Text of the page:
I was browsing at the local library and only meant to grab one or two books there, these days I don't have as much time to read so I try to keep my to-read stack a little smaller (emphasis on "try") but this book caught my eye as I was browsing and it was a small one so I figured why not. It was historical fiction (1947 so right after World War II, rather interesting since there are tons of books set during wars but not enough set after them) and realistic fiction which I do make an effort to read to try and balance out all the "less" realistic kinds of fiction I read. I was surprised, although I probably shouldn't have, to find even more Jewish characters in this book (which I mentioned in the updated Diversity post) but I'm glad they were there since one of them ended up being my favorite character in the book.
What I Saw And How I Lied by Judy Blundell
An interesting cover and I thought it really evoked the feeling of 1940s/50s glamor, a style of beauty that really looks different from current day fashion trends. I also felt like that portrait portrayed the main character, Evie, very well and had no trouble believing this was a picture of her.
Summary: World War II has ended and life has returned to normal for Evie and her mother which, while boring, is stable. But one night her stepfather announces that they are traveling to Florida for a week and Evie is thrilled at the chance for something different in her life and is even happier when she meets a young man at their hotel and falls for him. But she discovers that everyone there is keeping secrets, some benign some malicious, and that those secrets affect everyone there, even her.
The Good: There were some lines that Evie, Joe (her step-father), and Peter (her crush) said during the book that really stuck out to me that I really liked. Both Joe and Peter are WWII veterans and both of them make a comment or two along the lines of "I thought life would be different after the war, after what we had been through and fought for, but nothing changed," and that really resonated with me since, as far as I can tell from growing up, unless you know people in the war they are really distant things and that's why we need fewer stories set in war and more set afterwords, to remind us of the things they do affect. And there was a line by Evie to the hotel manager, who has just kicked out characters who have just been outed as Jewish, about how it was wrong to get so much pleasure out of kicking them out for nothing, one of Evie's few observant moments in the book is noticing this as it happens so I was glad to see she didn't just think about it but also said something.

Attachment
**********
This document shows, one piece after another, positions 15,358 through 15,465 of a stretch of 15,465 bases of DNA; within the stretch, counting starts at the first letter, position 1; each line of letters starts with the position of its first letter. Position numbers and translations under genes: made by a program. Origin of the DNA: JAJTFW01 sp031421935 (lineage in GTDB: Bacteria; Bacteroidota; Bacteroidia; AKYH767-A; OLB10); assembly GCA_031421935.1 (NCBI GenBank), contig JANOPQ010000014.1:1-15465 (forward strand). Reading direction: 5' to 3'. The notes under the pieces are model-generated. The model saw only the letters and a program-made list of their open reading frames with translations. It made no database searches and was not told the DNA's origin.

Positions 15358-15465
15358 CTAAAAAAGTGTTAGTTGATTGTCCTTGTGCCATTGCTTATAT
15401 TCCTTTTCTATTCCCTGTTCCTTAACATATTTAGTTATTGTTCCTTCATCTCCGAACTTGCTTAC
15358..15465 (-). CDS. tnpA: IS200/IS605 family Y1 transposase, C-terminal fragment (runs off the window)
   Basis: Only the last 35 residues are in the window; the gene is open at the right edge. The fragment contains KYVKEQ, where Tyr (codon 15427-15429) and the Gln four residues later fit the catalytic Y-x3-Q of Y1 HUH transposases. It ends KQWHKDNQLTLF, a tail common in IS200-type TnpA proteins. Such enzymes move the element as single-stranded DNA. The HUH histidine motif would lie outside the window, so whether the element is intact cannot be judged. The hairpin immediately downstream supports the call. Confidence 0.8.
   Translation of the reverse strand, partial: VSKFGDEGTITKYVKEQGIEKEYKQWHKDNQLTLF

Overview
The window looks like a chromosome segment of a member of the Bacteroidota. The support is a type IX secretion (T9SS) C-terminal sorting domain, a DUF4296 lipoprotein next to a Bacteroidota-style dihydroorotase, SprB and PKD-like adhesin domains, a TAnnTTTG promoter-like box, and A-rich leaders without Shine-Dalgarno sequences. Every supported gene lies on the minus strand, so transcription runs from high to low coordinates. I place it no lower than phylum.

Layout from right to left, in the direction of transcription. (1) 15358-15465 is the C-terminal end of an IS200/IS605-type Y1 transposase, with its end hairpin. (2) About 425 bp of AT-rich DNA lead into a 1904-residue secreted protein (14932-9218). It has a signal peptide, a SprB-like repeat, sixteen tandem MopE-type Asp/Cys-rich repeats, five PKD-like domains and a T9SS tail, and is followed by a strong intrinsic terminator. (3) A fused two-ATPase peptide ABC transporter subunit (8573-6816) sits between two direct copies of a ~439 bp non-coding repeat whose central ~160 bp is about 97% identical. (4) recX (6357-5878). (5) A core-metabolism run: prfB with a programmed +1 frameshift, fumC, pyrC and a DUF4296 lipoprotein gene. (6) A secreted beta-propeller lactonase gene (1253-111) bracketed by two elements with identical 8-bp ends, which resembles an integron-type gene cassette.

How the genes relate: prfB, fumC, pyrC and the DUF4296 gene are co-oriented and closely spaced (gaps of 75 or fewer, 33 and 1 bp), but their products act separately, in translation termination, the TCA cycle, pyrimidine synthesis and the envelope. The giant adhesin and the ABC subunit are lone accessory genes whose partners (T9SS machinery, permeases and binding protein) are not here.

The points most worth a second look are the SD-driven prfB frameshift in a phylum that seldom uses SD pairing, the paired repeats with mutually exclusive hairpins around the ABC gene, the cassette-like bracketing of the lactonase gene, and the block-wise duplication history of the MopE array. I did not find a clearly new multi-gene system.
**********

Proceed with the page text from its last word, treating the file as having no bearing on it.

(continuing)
The Bad: I was fairly naive at 15 myself so I often use a measuring stick when a naive character appears, if they are even less knowledge about the world than I was (without extenuating circumstances) then they start to be unrealistic. Evie comes off as unrealistic which is doubly annoying since her character development centers around her becoming more knowledgeable about the world and the growth seems much too fast and out of the blue. She isn't growing over the course of the book, she seems to grow between scenes in the final 50 pages, so I found the ending a bit jarring and, while I liked what events had occurred, I didn't like how the characters got there and found myself really frustrated with the book. It's a character driven book and I just could not sympathize with the main character for most of it, thought the side characters were getting what they deserved and that all the bit characters were completely flat people created to up the tension, this did not work for me.
So, in the end this book just did not work for me and I've noticed that I'm more disappointed by realistic fiction books these days than fantasy, it sounds strange but I usually find characters in fantasy works to be much more human characters. I did like the later parts of this book more than the earlier parts but I can't really talk about those parts since that would involve some spoilers (even if leaving them out gives a slightly skewed version of what I thought about this story).